New European Central Bank President Christine Lagarde asked EU lawmakers on Monday to give her time to learn the ropes of her new job and reshape the ECB’s monetary policy.
“I’m indeed trying to learn German but I’m also trying to learn central bank language,” said Lagarde, previously a lawyer and politician before taking over at the IMF.
“So bear with me, show a little bit of patience, don’t over-interpret, if I may say.”
The former International Monetary Fund director has taken the helm at a difficult time for the ECB, which has recently resumed a 2.6 trillion euro bond-buying program and cut interest rates to record lows after failing to bring inflation back to its target of just below 2%.
A nervous-looking Lagarde diverged from the text of her speech a few times in her first hearing at the European Parliament since replacing Mario Draghi as ECB boss a month ago. Draghi had been known for his subtle policy hints.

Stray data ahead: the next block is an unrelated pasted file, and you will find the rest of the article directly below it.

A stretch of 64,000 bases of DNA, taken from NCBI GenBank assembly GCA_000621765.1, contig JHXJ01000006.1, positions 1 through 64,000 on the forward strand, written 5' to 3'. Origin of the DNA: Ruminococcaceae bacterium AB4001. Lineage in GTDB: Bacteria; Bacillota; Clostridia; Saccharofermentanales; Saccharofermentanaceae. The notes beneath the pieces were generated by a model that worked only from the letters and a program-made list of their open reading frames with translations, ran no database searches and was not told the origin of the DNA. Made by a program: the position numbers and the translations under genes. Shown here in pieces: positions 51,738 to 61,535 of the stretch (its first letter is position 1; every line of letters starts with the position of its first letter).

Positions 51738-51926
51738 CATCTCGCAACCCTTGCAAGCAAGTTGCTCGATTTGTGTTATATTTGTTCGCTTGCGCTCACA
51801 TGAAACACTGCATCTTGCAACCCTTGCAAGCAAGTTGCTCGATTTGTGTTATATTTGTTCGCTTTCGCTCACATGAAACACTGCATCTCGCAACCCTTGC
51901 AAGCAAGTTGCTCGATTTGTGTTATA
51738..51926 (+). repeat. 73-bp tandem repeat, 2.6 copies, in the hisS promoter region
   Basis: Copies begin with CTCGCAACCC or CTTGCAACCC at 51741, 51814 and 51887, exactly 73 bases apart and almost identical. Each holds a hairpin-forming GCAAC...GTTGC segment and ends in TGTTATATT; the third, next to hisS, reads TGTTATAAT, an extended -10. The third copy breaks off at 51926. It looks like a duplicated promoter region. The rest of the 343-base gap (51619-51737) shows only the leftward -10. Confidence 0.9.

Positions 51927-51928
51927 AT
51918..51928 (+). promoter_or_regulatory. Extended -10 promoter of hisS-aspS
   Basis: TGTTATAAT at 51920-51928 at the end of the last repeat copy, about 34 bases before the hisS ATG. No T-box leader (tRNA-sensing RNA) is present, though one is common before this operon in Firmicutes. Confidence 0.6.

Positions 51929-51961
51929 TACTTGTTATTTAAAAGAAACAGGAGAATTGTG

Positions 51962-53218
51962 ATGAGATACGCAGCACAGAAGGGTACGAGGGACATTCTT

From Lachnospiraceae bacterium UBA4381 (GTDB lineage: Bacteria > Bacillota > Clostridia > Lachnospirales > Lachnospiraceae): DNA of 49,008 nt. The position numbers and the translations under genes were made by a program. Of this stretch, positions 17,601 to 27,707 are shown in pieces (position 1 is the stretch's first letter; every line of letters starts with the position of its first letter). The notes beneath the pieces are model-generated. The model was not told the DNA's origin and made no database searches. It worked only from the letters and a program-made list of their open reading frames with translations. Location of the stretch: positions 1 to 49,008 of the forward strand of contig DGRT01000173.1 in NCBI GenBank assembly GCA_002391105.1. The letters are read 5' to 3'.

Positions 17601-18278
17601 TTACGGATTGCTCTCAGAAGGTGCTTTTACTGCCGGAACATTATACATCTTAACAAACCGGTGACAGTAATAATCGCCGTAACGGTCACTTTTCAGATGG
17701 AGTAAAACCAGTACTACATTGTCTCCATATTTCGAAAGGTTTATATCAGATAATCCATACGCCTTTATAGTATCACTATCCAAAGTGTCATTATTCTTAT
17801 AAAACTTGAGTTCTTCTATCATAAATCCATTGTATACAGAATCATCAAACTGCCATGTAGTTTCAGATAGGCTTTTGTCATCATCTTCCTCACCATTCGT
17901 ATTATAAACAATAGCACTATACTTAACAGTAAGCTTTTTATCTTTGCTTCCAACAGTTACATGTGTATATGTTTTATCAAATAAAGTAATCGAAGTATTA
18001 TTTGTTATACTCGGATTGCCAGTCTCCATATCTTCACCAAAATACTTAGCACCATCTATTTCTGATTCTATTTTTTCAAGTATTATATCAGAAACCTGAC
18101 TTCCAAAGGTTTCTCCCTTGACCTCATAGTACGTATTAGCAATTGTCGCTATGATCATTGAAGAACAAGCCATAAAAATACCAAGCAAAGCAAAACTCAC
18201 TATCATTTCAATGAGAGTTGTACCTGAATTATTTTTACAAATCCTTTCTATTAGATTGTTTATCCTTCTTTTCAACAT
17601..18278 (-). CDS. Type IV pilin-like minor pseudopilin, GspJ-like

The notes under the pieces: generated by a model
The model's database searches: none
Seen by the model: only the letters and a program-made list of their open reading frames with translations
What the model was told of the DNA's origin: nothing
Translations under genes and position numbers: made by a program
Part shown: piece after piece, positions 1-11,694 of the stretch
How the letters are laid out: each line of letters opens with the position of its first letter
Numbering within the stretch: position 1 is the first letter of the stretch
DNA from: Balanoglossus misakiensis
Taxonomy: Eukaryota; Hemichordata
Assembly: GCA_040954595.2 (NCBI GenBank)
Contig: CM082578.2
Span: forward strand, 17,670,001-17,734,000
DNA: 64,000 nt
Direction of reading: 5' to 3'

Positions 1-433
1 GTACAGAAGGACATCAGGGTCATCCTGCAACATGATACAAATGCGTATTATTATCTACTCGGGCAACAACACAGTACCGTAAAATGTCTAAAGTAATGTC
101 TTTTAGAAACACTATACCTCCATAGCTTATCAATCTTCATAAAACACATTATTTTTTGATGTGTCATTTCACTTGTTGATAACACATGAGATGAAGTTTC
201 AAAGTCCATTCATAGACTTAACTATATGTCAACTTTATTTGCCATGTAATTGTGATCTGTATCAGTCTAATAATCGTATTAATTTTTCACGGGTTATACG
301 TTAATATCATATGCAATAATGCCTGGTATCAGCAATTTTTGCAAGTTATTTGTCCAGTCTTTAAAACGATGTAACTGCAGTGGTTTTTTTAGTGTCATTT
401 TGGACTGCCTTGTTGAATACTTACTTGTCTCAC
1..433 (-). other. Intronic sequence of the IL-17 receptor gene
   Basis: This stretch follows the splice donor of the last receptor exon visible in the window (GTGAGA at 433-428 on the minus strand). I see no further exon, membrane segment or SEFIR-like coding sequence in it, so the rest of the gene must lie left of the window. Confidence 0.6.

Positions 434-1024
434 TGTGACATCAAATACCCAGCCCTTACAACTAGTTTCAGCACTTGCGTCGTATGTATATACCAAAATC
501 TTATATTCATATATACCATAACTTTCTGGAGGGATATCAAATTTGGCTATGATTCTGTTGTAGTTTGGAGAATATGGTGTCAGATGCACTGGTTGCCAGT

Lagarde intends to review the ECB’s inflation goal and how to achieve it, but she hinted that this strategic revamp would was likely to take time.
“The strategy review will be guided by two principles: thorough analysis and an open mind,” Lagarde told lawmakers. “This will require time for reflection and for wide consultation.”
She reaffirmed the ECB’s commitment to reaching its inflation goal despite weak economic growth in the euro zone and abroad.
“Euro area growth remains weak,” Lagarde said.
She noted, however, that consumption had “held up fairly well”, also thanks to the ECB’s monetary stimulus.